All Hallows' Eve

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All Hallows’ Eve

”What fearfu’ pranks ensue!”

John Mayne

In the encyclopaedia ‘of all the useless things which everybody knows deep down inside, but refuses to acknowledge’, is a most peculiar picture.  The picture is beneath the word lonely.  It features a man dressed as Count Dracula, standing beside a tall table, nervously clutching a pint of beer.  The strange thing about this picture is not the man’s attire but the fact that he appears to be the only guest at a party.

The party itself was of a nature which has remained the same for many moons, and yet gone by many different names.  It was a Halloween party.  The reason it was a Halloween party was due to the fact that it was Halloween.  A thousand years prior it would have had a different name.  Yet some things would have remained exactly the same.  In the past the purpose of such festivities was to bid farewell to summer and to prepare for the long, dark winter ahead.  In the modern age it’s apparent that people use this celebration to bid farewell to their sensibilities and dress up like lunatics.

The venue for this particular exercise in futility was a city bar amusingly titled ‘The Underworld’.  It was amusing because it had absolutely no connection to fantastical creatures, or gangsters.  It was in fact named ‘The Underworld’ because you had to walk downstairs from the street to enter.  The clientele that frequented this magnificent beacon of bad taste could only be described as the hipster elite of London.  It would be no exaggeration to say that the patrons of the said bar are so hip that they are hipper than a hippotamus’s hips.

Needless to say, on an average evening ‘The Underworld’ would be full of tight fitting, disgustingly-coloured trousers, bad haircuts, ray bans and cocktails with more paraphernalia than alcohol inside of them.  For the uninitiated, it should be pointed out that it was essentially a bar full of people that looked exactly the same.  Privately, the long-suffering barmaid hoped that her patrons would at least feel obliged to reveal some semblance of their own personal identities, although deep down she wasn’t sure if any of them actually had one.  However so far her hopes had been dashed as her only customer was a slightly depressed vampire.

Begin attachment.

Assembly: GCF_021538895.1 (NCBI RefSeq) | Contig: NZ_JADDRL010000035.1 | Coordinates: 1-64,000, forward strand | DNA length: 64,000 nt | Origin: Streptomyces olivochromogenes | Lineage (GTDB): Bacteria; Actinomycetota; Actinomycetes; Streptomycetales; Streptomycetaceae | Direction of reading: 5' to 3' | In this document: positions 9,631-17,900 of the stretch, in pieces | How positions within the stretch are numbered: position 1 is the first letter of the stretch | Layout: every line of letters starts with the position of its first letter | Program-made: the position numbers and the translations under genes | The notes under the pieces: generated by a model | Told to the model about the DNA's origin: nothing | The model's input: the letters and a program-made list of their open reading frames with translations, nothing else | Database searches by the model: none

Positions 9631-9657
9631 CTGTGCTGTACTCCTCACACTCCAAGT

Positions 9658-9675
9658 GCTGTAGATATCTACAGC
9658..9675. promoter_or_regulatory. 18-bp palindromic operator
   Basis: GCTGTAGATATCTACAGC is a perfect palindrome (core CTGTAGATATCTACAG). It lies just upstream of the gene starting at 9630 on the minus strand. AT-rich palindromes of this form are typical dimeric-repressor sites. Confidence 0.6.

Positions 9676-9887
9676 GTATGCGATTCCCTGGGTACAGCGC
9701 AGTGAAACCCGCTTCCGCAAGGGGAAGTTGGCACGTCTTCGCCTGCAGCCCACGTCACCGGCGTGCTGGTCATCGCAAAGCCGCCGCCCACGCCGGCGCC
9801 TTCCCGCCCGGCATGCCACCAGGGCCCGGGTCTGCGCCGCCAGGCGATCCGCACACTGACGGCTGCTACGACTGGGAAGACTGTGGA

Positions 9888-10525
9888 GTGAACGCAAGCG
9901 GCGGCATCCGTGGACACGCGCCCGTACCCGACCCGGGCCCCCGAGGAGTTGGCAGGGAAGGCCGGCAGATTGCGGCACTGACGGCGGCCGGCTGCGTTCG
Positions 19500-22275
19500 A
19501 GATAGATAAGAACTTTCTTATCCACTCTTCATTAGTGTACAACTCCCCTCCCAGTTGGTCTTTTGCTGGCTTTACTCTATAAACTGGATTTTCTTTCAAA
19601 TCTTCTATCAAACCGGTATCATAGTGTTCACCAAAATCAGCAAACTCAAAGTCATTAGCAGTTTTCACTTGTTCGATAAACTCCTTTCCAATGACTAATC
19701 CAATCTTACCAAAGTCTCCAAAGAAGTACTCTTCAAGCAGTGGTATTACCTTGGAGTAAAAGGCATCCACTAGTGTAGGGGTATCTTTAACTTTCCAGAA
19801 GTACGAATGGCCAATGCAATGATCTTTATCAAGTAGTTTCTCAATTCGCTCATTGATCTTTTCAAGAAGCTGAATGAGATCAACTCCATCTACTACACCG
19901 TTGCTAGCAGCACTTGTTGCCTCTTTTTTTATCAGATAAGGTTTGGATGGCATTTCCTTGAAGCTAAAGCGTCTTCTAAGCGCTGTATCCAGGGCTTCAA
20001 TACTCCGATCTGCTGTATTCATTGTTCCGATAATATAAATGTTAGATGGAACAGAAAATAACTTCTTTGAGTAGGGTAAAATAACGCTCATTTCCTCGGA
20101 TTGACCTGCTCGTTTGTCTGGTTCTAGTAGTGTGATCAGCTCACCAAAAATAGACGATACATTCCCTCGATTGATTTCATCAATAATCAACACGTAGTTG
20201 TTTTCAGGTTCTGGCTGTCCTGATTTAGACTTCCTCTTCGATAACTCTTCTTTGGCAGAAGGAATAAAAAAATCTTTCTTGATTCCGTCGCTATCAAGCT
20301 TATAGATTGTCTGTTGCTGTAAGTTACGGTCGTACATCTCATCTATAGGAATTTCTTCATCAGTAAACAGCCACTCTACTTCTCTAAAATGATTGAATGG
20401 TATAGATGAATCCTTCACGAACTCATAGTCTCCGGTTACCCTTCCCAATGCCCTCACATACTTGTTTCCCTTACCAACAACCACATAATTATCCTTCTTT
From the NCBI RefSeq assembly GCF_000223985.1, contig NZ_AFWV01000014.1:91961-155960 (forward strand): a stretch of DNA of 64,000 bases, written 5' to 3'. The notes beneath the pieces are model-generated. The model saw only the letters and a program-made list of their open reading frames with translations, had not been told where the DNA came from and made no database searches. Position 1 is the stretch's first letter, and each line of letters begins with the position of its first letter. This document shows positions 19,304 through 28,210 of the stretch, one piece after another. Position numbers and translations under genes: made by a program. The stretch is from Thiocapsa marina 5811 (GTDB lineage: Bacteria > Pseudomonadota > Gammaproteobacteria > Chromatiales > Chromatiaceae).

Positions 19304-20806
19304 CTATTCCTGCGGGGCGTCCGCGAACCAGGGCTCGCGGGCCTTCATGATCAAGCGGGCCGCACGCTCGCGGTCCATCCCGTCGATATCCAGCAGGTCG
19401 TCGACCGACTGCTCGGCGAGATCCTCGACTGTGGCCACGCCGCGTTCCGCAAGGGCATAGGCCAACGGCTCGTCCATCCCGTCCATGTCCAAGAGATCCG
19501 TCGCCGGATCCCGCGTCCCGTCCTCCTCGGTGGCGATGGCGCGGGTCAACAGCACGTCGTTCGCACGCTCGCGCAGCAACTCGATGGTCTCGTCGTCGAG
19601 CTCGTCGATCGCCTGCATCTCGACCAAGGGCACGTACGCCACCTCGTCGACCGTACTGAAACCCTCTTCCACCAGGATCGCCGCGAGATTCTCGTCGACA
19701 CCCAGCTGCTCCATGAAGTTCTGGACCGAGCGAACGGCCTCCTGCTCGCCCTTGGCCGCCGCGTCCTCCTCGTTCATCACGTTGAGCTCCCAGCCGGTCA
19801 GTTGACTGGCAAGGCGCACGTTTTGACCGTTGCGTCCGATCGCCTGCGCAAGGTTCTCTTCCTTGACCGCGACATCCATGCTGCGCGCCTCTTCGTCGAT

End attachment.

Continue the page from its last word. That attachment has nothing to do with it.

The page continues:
Clearly, the vampire in question wasn’t really a vampire.  Although sometimes he wished that he were.  Not because of blood lust, or any regular homo-erotic thoughts, rather that sometimes he thought that he’d quite like to be a bat.  Alas, such a thought process only goes to demonstrate exactly what kind of warped mind we are dealing with here.  Anybody with a tiny smidgen of common sense understands that being a bat would be absolutely terrible.  Hanging upside down all day, being blind as a, well, for want of a better word, bat and subsisting off a diet of insects is not a very attractive proposition, to anyone except a twisted lunatic.  Or a man named Quentin.

Quentin the Vampire stared into his pint of beer as if the answer to life’s greatest question lay hidden beneath the surface.  It wasn’t.  And deep down he knew it.  It was in fact a vain attempt to try and ignore the fact that he was twenty-nine years old, at a fancy-dress party, and alone.  It didn’t work.  In truth, the longer he stared at the lukewarm amber liquid, the more desperate he was to leap into it and drown himself in a sea of alcohol.  However he knew that it was nothing more than an impossible dream.  It wasn’t the fact that Quentin acknowledged that there was no way on earth that he could squeeze himself into a pint glass, it was actually due to Quentin’s inner snob.  The shirt he was wearing under his Count Dracula cloak was a Tommy Hilfiger and had cost him an indecent proportion of his monthly income.

“Do you vant to bite my neck?”  The voice behind Quentin startled him so much that he turned around in an instant and splashed his beer onto the floor.  The apparition before him was positively terrifying.  The suit was definitely second hand, and far too big.  “What do you think?” 

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